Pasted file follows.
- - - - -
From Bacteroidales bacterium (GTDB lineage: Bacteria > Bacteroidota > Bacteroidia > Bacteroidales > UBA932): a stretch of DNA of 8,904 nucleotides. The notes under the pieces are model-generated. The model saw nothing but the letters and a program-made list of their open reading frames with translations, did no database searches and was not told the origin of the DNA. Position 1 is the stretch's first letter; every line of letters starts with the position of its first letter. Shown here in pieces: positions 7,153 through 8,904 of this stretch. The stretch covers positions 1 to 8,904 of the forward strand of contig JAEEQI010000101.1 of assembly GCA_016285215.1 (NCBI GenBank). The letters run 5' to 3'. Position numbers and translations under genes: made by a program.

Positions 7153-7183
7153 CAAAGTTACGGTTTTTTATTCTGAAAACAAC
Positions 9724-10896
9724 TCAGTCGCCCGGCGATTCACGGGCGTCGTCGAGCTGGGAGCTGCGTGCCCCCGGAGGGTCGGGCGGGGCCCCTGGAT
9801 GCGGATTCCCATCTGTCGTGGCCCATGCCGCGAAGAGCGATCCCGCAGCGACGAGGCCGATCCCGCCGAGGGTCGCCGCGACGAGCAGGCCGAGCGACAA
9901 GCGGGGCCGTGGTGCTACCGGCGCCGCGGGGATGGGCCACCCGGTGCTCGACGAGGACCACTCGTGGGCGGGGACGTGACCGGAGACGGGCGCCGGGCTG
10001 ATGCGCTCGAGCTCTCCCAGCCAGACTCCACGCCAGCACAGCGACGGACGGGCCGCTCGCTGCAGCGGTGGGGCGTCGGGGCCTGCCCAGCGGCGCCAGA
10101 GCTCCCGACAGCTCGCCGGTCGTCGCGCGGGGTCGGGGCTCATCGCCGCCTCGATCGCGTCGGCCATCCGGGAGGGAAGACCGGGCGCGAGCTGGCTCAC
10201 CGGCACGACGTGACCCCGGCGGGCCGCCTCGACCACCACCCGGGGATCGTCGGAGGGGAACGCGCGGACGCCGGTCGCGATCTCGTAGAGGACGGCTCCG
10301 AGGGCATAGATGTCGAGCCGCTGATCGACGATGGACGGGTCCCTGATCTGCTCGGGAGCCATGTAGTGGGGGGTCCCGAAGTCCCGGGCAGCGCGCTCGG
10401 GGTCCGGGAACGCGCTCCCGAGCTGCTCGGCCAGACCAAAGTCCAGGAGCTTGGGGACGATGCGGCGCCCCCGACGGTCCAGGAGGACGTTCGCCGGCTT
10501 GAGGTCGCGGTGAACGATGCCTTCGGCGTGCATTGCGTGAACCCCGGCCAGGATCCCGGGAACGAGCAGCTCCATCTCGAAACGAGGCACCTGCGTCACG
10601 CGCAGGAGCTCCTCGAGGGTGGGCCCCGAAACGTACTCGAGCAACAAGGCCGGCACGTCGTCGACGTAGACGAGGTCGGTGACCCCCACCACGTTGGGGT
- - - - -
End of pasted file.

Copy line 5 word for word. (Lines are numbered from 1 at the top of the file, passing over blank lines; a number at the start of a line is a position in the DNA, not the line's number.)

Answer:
9724 TCAGTCGCCCGGCGATTCACGGGCGTCGTCGAGCTGGGAGCTGCGTGCCCCCGGAGGGTCGGGCGGGGCCCCTGGAT